Car dealers love trade-ins, because they acquire vehicles at a huge
discount. They will pay less on a trade than they would at wholesale
auction. It also presents them with another opportunity to befuddle and
confuse the customer, so they can earn more profits!
When the dealer sizes up your vehicle for the trade, an appraiser will
assess an ACV (actual cash value) for your car. His estimate depends
on several factors, including current market value, your car's features
and much more. You can boost your car's trade-in value by following a
few simple steps.
Here are a few things to keep in mind when preparing your vehicle as
- Detail Your Car. Consider having your car detailed before you present
it to the dealer as a trade. Without spending a fortune, you can make
the car more attractive to any dealer. They, like anyone else, will
appreciate a nice, clean car.
- Negotiate lease payments and price separately. Once you are settled
on a price or lease payment, then start talking about your prefered
trade-in value, and prepare for another round of negotiations.
- Bank Your Trade In. Find out what other dealers will pay for your
vehicle, or "bank" your trade-in. Dealers do this all the time. Here's
how it works. If you plan on buying a Honda Accord, and have a Ford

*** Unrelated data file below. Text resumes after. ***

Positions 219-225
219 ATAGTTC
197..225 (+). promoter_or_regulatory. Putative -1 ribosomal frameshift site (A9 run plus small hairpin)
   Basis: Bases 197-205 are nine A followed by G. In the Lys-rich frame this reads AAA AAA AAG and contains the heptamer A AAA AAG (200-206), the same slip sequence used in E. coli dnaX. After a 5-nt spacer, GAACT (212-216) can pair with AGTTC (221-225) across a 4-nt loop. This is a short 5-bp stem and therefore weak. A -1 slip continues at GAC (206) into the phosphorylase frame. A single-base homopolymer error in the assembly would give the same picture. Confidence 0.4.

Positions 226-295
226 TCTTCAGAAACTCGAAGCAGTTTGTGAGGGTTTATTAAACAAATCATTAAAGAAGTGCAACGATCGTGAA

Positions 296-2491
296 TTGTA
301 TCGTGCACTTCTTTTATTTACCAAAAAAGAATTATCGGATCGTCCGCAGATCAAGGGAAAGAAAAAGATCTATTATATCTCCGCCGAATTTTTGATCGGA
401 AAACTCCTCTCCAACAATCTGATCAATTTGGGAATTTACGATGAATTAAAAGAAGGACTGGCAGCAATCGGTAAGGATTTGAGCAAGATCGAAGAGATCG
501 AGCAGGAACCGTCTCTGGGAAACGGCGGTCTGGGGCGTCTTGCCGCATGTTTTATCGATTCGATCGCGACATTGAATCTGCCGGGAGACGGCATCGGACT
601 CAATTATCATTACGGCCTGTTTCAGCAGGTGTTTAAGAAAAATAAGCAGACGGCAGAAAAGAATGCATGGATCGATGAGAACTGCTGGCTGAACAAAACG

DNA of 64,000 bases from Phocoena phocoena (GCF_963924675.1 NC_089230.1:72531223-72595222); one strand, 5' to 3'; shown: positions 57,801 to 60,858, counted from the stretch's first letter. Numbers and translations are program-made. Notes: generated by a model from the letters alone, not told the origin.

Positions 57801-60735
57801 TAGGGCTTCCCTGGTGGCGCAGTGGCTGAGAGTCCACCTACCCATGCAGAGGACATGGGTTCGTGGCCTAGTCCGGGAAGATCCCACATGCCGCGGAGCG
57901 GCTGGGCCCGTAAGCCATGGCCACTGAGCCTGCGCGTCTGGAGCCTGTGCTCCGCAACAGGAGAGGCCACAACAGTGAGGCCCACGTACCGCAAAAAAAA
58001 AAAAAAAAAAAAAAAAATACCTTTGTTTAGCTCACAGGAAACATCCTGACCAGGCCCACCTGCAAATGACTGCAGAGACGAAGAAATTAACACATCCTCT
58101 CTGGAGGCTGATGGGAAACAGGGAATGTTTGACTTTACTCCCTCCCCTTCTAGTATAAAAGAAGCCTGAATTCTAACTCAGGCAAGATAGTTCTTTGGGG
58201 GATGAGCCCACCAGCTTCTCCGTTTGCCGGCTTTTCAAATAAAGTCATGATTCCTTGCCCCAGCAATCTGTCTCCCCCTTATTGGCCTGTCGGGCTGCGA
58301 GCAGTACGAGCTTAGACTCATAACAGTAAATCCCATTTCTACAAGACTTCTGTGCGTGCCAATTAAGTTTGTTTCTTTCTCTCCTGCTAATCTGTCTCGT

Explorer to trade-in, after you have the Honda dealer assess your car,
call a Ford dealer and ask for an estimate from whoever conducts their
wholesale buying. Describe your vehicle honestly, noting any dents,
scratches, accidents or mechanical problems you have experienced while
owning the vehicle. A Ford Explorer will be of more value to a Ford
dealer, than it would be to a Honda dealer, because people are more
likely to buy a used Ford from a Ford dealer. Chances are, you will
get more money for your trade this way.
- Watch out for "Pull The Trade" You are negotiating the value of your
trade, but suddenly the dealer suggests you either keep your car or
sell it on your own. Do they really think you will do either? No. They
are hoping you will give in to their trade value rather than face the
hassle of selling the car on your own for slightly more profit. The
best plan of attack is to stick to your guns - tell the dealer that
you are firm in the amount you stated for your trade, and if he can't
meet it, you are prepared to find another dealer.
- Sell it on your own. This not always the easiest solution. You will
have to run a classified ad and make appointments for strangers to
test drive your car. The advertising costs and time spent dealing with
potential buyers, can eat into your profits, but you will earn a great
deal more towards your next car purchase.
The Trade Walk
When it comes time to negotiate the price of your trade-in, be
prepared to face the "Trade Walk." The dealer even has appraisers
trained to squeeze a few more dollars out of you. Here’s how it works…
When your trade-in is being appraised, the dealer makes sure the car
is in an area where you can see it. His appraiser will walk around the
car, touching any areas that appear to have even the slightest amount
of damage. Every time he touches your car he brings out the vehicle's
faults, building a mental repair bill in your mind. This decreases your
expectations on the trade, and makes a new car seem more desirable.